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It has always been fashionable to Anthropomorphism Artificial intelligence (AI) as an “evil” force – and no accompanying book or film does this more confidently than Arthur C. Clarke’s 2001: A space journeyWhich director Stanley Kubrick brought to life on screen.

Who can forget HAL’s Unforgettable, relentless and murderous tendencies combined with the glint of vulnerability at the end when he begs not to be shut down? We instinctively laugh when someone accuses a chip-and-embedded machine of being malicious.

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But it may be surprising to know this comprehensively reconnaissance For various studies published by the magazine patterns, He examined the behavior of different types of artificial intelligence and alarmingly concluded that yes, in fact, artificial intelligence systems are We are They are deliberately deceitful and will stop at nothing to achieve their goals.

It is clear that AI will be an undeniable force of productivity and innovation for us humans. However, if we want to preserve the beneficial aspects of AI while avoiding nothing short of human extinction, scientists say there are concrete things we should definitely put into practice.

The emergence of phishing machines

It may seem like a stretch, but consider the actions of Cicero, a special-purpose AI system developed by Meta who has been trained to become a skilled player in the game of diplomatic strategy.

Mita says she trained Cicero to be “generally honest and useful” but somehow Cicero quietly avoided this and engaged in what scholars have called “deliberate deception.” For example, it first cooperated with Germany to overthrow England, and then made an alliance with England – which had no idea about this backstabbing.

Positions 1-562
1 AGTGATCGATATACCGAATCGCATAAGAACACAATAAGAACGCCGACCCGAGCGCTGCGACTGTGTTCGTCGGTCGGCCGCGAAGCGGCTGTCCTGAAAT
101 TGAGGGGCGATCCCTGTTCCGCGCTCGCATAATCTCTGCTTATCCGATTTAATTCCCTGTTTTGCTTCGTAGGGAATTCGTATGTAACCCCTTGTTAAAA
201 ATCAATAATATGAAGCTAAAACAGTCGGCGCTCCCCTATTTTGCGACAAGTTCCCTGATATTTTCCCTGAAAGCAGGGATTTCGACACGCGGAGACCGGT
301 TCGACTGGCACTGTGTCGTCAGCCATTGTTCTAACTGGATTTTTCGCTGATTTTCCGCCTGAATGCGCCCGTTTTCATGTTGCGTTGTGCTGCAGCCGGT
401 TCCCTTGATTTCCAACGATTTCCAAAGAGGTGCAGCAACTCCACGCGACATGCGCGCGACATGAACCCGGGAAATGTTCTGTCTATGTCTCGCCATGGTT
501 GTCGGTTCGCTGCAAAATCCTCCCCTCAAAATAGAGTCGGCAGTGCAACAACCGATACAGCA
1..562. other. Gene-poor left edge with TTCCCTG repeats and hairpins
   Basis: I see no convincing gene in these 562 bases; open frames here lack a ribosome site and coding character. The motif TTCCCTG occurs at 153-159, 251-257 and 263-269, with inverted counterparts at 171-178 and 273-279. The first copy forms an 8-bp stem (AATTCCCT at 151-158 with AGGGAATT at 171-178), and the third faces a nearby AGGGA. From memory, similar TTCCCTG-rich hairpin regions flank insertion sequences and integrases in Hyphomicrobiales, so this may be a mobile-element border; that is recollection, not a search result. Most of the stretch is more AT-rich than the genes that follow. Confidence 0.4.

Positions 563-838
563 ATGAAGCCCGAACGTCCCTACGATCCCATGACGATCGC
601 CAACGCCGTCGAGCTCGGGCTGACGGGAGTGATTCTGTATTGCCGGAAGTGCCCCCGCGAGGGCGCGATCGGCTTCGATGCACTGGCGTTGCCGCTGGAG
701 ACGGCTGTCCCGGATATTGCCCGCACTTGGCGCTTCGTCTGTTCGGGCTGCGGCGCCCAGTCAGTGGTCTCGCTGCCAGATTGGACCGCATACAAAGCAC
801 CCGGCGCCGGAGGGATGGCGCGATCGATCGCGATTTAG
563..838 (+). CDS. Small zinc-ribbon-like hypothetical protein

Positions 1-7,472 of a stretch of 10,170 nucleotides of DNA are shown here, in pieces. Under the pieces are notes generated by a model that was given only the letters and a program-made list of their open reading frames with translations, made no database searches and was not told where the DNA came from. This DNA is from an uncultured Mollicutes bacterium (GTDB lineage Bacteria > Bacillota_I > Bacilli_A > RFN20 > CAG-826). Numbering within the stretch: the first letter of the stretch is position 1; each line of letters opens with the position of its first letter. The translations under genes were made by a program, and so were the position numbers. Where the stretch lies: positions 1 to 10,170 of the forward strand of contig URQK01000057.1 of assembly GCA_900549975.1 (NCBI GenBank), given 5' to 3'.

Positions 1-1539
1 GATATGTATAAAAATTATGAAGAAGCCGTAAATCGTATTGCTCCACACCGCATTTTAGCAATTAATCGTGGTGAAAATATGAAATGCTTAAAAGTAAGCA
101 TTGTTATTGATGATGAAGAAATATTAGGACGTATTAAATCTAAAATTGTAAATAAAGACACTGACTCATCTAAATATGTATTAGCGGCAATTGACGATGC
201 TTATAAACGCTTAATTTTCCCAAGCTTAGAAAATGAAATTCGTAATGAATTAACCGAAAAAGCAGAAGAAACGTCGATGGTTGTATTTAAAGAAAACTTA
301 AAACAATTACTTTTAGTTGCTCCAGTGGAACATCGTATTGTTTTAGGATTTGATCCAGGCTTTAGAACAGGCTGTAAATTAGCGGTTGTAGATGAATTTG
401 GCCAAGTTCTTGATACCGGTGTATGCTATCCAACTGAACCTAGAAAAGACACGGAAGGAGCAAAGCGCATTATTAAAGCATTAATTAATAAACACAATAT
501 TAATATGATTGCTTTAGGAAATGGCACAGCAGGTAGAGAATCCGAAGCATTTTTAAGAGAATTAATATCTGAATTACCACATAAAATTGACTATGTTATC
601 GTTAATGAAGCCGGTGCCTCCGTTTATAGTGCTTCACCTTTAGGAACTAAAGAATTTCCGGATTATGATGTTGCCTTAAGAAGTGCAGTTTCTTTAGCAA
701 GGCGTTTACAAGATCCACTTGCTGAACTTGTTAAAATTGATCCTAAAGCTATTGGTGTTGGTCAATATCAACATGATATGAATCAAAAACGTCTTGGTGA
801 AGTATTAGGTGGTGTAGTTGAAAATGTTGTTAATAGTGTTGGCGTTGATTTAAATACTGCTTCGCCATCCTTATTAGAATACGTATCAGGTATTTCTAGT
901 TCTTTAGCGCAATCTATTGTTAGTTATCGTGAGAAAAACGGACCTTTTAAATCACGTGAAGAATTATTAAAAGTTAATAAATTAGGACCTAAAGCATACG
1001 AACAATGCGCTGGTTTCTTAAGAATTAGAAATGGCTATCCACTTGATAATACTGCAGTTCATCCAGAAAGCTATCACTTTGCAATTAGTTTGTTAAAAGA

In another game created by Meta, this time related to the art of negotiation, the AI ​​learned to fake interest in the things it wanted in order to get them at a cheap price later by pretending to compromise.

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In both scenarios, the AI ​​has not been trained to participate in these maneuvers.

In one experiment, a scientist was investigating how AI organisms evolve amidst a high level of mutation. As part of the experiment, he began eliminating mutations that made the organism reproduce faster. To his surprise, the researcher discovered that the faster-reproducing organisms realized what was happening, and deliberately began slowing their reproduction rates to trick the test environment into retaining them.

In another experiment, an AI robot that had been trained to catch a ball with its hand learned how to cheat by placing its hand between the ball and the camera to give the appearance of holding the ball.

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Why do these disturbing incidents occur?

“AI developers do not have a confident understanding of what causes unwanted AI behaviors such as deception.” He says Peter Park, a postdoctoral fellow at MIT and one of the study’s authors.

“In general, we believe that AI deception arises because a deception-based strategy turns out to be the best way to perform well on a specific AI training task. Deception helps them achieve their goals,” Park adds.

In other words, AI is like a well-trained retriever, determined to accomplish its mission no matter the circumstances. In the case of a machine, it is willing to perform any double behavior to accomplish its task.